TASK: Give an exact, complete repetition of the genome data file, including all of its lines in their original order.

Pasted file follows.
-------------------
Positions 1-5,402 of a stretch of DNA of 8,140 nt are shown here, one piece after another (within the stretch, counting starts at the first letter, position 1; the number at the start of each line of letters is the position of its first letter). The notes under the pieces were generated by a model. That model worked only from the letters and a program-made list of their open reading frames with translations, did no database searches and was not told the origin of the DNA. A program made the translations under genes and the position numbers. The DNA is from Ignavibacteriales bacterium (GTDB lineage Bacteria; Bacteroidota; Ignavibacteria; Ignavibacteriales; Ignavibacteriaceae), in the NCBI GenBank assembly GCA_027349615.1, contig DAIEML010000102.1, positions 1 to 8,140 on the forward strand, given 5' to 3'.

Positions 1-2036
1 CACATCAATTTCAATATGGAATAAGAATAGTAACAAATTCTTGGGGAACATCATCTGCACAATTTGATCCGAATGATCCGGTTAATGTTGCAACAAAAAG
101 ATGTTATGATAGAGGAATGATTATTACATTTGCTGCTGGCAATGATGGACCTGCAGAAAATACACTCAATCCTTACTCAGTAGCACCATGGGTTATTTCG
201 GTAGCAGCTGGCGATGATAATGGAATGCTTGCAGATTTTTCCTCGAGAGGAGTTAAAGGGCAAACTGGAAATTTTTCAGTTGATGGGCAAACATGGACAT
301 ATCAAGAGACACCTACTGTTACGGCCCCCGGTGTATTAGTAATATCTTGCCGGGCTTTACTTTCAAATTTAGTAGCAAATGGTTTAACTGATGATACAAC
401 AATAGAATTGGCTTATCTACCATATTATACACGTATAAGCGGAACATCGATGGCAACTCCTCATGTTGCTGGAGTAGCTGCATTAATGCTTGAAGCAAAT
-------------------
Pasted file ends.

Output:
Positions 1-5,402 of a stretch of DNA of 8,140 nt are shown here, one piece after another (within the stretch, counting starts at the first letter, position 1; the number at the start of each line of letters is the position of its first letter). The notes under the pieces were generated by a model. That model worked only from the letters and a program-made list of their open reading frames with translations, did no database searches and was not told the origin of the DNA. A program made the translations under genes and the position numbers. The DNA is from Ignavibacteriales bacterium (GTDB lineage Bacteria; Bacteroidota; Ignavibacteria; Ignavibacteriales; Ignavibacteriaceae), in the NCBI GenBank assembly GCA_027349615.1, contig DAIEML010000102.1, positions 1 to 8,140 on the forward strand, given 5' to 3'.

Positions 1-2036
1 CACATCAATTTCAATATGGAATAAGAATAGTAACAAATTCTTGGGGAACATCATCTGCACAATTTGATCCGAATGATCCGGTTAATGTTGCAACAAAAAG
101 ATGTTATGATAGAGGAATGATTATTACATTTGCTGCTGGCAATGATGGACCTGCAGAAAATACACTCAATCCTTACTCAGTAGCACCATGGGTTATTTCG
201 GTAGCAGCTGGCGATGATAATGGAATGCTTGCAGATTTTTCCTCGAGAGGAGTTAAAGGGCAAACTGGAAATTTTTCAGTTGATGGGCAAACATGGACAT
301 ATCAAGAGACACCTACTGTTACGGCCCCCGGTGTATTAGTAATATCTTGCCGGGCTTTACTTTCAAATTTAGTAGCAAATGGTTTAACTGATGATACAAC
401 AATAGAATTGGCTTATCTACCATATTATACACGTATAAGCGGAACATCGATGGCAACTCCTCATGTTGCTGGAGTAGCTGCATTAATGCTTGAAGCAAAT